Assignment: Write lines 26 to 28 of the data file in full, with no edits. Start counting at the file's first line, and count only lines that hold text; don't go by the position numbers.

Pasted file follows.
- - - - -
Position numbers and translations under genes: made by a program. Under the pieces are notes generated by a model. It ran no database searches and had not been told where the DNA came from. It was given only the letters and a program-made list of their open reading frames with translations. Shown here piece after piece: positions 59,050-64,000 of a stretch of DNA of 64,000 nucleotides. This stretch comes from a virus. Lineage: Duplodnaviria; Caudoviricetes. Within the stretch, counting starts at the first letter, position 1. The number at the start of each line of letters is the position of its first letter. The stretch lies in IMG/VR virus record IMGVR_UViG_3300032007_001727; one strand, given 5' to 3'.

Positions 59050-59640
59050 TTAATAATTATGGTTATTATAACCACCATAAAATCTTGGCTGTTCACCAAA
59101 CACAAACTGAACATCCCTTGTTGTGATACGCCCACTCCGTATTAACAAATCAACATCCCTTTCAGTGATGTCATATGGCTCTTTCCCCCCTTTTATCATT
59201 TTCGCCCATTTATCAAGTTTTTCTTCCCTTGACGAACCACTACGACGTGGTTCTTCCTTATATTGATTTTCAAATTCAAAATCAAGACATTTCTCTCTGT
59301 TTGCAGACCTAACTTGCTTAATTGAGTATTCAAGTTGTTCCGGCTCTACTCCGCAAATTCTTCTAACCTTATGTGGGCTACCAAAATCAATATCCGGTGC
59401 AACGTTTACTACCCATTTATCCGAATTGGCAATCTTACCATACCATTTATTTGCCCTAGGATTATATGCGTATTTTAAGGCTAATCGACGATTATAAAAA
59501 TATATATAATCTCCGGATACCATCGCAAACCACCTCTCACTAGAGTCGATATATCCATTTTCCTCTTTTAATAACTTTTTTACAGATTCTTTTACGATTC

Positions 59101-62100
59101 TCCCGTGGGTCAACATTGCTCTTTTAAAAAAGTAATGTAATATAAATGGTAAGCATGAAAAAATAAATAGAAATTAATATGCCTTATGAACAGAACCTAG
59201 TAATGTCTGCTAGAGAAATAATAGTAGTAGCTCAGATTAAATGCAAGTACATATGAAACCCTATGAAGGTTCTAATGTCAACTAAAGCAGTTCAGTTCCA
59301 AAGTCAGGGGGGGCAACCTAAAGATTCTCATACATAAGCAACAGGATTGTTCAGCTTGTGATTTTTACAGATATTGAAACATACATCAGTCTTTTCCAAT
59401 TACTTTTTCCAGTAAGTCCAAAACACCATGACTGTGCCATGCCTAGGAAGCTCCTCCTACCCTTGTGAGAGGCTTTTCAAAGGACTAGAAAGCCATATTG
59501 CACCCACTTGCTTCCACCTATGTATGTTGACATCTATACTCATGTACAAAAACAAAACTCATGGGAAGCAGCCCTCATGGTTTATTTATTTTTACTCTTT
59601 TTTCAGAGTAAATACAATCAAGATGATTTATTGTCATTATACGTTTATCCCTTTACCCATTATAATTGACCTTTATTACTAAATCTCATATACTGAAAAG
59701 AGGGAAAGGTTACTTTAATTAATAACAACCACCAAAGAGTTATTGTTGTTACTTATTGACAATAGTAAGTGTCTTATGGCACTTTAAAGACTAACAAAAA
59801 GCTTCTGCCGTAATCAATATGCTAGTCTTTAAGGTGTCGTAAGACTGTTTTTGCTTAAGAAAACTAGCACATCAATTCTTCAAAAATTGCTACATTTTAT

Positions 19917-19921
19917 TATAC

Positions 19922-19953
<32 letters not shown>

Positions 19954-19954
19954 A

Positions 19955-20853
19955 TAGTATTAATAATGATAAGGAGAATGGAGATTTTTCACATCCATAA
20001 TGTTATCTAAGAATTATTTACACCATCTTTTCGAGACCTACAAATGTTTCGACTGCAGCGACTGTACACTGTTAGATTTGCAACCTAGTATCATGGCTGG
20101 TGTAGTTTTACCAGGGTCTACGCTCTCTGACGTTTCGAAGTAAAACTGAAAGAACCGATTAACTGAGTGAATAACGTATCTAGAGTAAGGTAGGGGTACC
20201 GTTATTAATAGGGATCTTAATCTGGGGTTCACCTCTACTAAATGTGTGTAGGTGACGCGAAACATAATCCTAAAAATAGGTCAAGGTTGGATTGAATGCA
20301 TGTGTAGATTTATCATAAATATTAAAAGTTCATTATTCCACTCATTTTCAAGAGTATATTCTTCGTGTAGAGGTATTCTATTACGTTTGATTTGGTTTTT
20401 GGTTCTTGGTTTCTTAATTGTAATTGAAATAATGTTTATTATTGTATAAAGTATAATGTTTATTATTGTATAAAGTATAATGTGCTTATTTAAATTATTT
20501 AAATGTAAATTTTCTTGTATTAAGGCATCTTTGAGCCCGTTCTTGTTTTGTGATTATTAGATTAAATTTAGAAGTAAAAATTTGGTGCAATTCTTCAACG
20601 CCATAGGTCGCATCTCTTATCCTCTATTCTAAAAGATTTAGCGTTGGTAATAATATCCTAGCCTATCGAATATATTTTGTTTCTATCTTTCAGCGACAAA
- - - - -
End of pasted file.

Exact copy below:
20001 TGTTATCTAAGAATTATTTACACCATCTTTTCGAGACCTACAAATGTTTCGACTGCAGCGACTGTACACTGTTAGATTTGCAACCTAGTATCATGGCTGG
20101 TGTAGTTTTACCAGGGTCTACGCTCTCTGACGTTTCGAAGTAAAACTGAAAGAACCGATTAACTGAGTGAATAACGTATCTAGAGTAAGGTAGGGGTACC
20201 GTTATTAATAGGGATCTTAATCTGGGGTTCACCTCTACTAAATGTGTGTAGGTGACGCGAAACATAATCCTAAAAATAGGTCAAGGTTGGATTGAATGCA